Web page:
Built in the twelfth century by King Suryavarman II, Angkor Wat and its vast complex stand in Cambodia’s northern province of Siem Reap with unrivaled splendor, in its scale, composition, artistic achievements, as well as political and religious significance. “Angkor Wat” translates as “city temple” in Khmer, its original name lost in history. The five main towers, made of stone, are intended to represent the five mountain ranges in Mt. Meru, where Hindu gods reside and heaven and earth are connected through an axis.
Angkor Wat’s structure, as a worldly replica of the religious “axis-mundi,” suggests the central importance of the Angkor Kingdom and its king. Carefully constructed following the cosmic order, especially the rising sun and moon, the entire complex mimics the “mandala,” or diagrams of the world. Archaeological studies by Eleanor Mannikka speculate the funerary purpose of Angkor Wat—evidence includes the temple’s facing west and the direction of bas-reliefs. Dwelling on the temple’s intricate plan and unprecedented grandeur, the Khmer kings proclaim legitimacy in their political reign and spiritual dominance.
ANGKOR WAT AS REPRESENTATION
In 1863, France adopted Cambodia as a protectorate and laid claim to the Angkor region, after the French naturalist and explorer Henri Mouhot’s memoir Voyage dans les royaumes de Siam, de Cambodge, de Laos drew European attention to the site. Angkor Wat caught massive scholarly interest in France and was on show at the 1867 Exposition Universelle, the Exposition permanente des colonies at the Palais de l’Industrie in Paris, and then the 1922 Exposition coloniale.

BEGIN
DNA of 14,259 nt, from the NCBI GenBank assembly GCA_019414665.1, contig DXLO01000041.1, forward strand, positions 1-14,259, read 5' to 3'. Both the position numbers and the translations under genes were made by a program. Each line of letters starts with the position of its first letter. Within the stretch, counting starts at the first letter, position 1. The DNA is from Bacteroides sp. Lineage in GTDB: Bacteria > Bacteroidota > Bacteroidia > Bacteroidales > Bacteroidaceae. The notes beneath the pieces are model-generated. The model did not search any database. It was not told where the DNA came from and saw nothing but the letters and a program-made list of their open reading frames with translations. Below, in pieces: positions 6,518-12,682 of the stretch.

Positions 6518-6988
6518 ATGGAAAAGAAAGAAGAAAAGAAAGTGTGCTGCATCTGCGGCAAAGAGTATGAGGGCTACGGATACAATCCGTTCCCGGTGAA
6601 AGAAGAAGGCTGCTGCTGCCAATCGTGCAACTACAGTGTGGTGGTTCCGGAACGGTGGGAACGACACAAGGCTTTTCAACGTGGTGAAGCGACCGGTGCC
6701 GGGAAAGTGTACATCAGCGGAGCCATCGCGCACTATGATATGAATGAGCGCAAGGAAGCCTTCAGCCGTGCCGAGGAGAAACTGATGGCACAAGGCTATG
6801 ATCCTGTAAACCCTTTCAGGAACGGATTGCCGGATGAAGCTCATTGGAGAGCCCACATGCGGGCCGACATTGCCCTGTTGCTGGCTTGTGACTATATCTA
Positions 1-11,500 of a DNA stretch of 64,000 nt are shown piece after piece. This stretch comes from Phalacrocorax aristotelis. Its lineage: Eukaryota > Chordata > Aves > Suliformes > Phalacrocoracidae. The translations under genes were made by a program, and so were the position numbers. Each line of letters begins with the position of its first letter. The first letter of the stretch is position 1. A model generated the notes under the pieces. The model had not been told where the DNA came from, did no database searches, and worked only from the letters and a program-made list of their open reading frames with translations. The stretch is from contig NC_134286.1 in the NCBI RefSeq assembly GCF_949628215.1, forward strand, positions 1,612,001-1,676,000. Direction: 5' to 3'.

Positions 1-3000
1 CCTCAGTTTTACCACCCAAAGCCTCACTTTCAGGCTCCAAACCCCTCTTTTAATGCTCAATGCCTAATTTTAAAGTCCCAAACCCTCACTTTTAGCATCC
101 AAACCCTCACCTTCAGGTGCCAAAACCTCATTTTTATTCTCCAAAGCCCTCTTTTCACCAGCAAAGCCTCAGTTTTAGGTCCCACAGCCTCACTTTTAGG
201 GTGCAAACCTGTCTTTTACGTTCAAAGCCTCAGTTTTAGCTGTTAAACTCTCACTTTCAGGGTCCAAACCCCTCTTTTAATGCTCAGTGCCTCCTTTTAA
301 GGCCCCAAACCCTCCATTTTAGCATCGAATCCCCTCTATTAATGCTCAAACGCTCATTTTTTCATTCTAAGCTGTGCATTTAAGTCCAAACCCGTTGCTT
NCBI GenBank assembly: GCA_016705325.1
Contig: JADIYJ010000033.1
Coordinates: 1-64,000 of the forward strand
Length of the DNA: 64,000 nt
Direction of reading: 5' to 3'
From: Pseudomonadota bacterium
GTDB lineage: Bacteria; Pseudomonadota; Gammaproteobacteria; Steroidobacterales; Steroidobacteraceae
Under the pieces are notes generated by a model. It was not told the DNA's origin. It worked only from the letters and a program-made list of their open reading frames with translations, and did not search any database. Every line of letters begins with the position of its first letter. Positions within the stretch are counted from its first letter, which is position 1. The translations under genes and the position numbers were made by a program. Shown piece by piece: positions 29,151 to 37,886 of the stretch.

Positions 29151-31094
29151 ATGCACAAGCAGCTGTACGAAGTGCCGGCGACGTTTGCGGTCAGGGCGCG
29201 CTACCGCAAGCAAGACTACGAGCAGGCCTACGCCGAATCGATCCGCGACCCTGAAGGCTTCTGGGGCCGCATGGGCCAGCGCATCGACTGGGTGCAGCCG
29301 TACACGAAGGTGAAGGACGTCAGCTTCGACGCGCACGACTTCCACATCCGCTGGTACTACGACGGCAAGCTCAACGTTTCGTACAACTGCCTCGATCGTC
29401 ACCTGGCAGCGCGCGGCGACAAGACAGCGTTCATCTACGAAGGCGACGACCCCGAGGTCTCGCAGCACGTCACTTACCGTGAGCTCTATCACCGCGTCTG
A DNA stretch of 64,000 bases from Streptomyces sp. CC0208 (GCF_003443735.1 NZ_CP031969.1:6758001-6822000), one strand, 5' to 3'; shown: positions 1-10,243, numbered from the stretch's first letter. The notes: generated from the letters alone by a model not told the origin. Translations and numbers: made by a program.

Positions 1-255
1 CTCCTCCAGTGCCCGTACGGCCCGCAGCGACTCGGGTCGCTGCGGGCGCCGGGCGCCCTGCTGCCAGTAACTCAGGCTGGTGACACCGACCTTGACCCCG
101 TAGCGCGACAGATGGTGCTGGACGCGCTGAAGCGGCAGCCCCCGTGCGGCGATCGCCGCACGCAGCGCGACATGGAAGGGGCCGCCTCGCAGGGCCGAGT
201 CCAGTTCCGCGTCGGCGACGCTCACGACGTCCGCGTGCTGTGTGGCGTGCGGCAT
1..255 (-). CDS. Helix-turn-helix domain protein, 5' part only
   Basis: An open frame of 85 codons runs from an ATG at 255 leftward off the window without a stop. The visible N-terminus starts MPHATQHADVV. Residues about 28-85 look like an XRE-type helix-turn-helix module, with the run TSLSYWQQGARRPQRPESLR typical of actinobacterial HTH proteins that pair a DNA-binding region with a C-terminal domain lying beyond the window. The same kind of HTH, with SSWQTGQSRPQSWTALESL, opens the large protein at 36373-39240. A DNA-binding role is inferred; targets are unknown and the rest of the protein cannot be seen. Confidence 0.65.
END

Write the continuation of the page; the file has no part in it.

At the 1931 l’Exposition coloniale when France was at the apogee of colonial culture, the replica of Angkor Wat was considered exact and exquisite. The exhibit was applauded as more magnificent and authentic than any previous iterations, functioning effectively for the public to “learn lessons from the past, teachings for the present, and especially with the resolve to always do better, be more flexible, and achieve greater, bigger things,” in the words of the general organizer Marshal Lyautey. Cast in plaster as the fashion of archaeological replica at the time, the temple took up a dazzling size of 5,000 square meters at the exposition, with its central tower rising to a dazzling 55 meters.
With the slogan “le tour du monde en un jour,” visitors to the grandiose exposition in Vincennes were led to project themselves as the colonizer hierarchically touring the colonies. By placing the metropolitan section at the north to the lake Daumesnil and the colonial natives at the south adjacent to the zoological garden, the spatial layout of the exposition again blatantly pointed out the inviolable hierarchy. Behind the staged magnificence lied the fundamental statement that France deserved the full credit in restoring and reviving the abruptly lost Khmer civilization. Such tone dated back to Mouhout’s comparison of Angkor Wat to Solomon, Michelangelo, and Greek and Roman masterpieces, as well as his mourning of “the state of barbarism in which the nation is now plunged.”